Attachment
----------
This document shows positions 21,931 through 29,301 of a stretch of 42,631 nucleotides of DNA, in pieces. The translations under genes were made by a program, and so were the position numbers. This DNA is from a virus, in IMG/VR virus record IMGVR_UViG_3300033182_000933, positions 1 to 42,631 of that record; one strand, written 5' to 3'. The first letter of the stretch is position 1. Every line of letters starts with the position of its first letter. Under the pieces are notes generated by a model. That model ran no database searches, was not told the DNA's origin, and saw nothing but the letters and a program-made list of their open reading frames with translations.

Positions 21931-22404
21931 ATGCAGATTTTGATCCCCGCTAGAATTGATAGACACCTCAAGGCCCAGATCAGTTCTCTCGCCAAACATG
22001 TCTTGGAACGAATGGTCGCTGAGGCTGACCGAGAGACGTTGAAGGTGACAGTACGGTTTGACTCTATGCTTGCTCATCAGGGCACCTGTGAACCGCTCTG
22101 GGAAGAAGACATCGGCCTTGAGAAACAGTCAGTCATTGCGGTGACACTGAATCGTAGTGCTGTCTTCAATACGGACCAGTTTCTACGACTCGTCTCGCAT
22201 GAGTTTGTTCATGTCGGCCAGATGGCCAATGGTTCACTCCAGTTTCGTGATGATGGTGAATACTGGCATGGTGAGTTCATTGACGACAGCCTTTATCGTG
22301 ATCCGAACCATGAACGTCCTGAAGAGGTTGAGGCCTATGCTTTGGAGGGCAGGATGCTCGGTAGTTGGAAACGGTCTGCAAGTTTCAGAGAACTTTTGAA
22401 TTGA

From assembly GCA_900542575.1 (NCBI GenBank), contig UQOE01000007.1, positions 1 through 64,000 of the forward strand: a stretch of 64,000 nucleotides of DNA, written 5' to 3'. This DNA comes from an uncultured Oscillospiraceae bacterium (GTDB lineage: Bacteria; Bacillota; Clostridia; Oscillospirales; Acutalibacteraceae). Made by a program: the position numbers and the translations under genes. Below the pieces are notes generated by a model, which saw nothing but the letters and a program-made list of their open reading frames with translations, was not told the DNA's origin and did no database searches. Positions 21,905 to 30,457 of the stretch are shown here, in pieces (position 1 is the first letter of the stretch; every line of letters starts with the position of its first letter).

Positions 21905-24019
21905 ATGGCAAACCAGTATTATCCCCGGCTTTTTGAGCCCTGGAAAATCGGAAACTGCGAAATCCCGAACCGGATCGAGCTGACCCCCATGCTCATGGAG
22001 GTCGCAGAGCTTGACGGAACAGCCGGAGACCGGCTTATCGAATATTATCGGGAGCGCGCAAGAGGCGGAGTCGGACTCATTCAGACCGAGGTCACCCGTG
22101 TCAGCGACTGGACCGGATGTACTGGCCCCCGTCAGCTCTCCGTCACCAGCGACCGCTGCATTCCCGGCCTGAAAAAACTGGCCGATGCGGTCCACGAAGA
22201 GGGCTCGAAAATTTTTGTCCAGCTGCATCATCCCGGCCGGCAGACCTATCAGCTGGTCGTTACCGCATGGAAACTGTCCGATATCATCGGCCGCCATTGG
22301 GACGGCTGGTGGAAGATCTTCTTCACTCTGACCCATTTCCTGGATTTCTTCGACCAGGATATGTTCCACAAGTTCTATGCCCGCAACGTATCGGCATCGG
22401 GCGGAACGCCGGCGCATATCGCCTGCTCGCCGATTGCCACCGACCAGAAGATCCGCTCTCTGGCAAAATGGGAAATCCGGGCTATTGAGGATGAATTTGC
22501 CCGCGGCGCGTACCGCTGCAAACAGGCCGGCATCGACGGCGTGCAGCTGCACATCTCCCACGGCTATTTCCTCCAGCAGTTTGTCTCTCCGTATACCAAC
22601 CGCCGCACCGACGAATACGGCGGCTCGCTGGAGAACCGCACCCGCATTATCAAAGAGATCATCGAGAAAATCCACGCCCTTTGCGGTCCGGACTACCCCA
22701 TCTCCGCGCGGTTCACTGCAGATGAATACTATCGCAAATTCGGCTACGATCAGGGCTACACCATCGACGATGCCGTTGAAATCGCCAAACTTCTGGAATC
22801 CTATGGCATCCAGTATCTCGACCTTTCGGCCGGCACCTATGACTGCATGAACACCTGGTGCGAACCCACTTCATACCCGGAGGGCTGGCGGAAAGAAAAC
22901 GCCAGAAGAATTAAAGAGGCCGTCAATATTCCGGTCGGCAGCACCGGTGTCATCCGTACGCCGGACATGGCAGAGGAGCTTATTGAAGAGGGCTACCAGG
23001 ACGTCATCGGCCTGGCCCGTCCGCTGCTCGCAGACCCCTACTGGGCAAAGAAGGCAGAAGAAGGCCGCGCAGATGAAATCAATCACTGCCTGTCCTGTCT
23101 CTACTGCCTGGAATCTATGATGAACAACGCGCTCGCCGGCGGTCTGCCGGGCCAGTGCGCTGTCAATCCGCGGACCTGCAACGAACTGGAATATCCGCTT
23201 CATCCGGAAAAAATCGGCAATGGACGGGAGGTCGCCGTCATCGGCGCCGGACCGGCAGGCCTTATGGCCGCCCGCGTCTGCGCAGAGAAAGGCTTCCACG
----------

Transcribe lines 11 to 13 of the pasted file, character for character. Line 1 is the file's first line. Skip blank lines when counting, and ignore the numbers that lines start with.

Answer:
21905 ATGGCAAACCAGTATTATCCCCGGCTTTTTGAGCCCTGGAAAATCGGAAACTGCGAAATCCCGAACCGGATCGAGCTGACCCCCATGCTCATGGAG
22001 GTCGCAGAGCTTGACGGAACAGCCGGAGACCGGCTTATCGAATATTATCGGGAGCGCGCAAGAGGCGGAGTCGGACTCATTCAGACCGAGGTCACCCGTG
22101 TCAGCGACTGGACCGGATGTACTGGCCCCCGTCAGCTCTCCGTCACCAGCGACCGCTGCATTCCCGGCCTGAAAAAACTGGCCGATGCGGTCCACGAAGA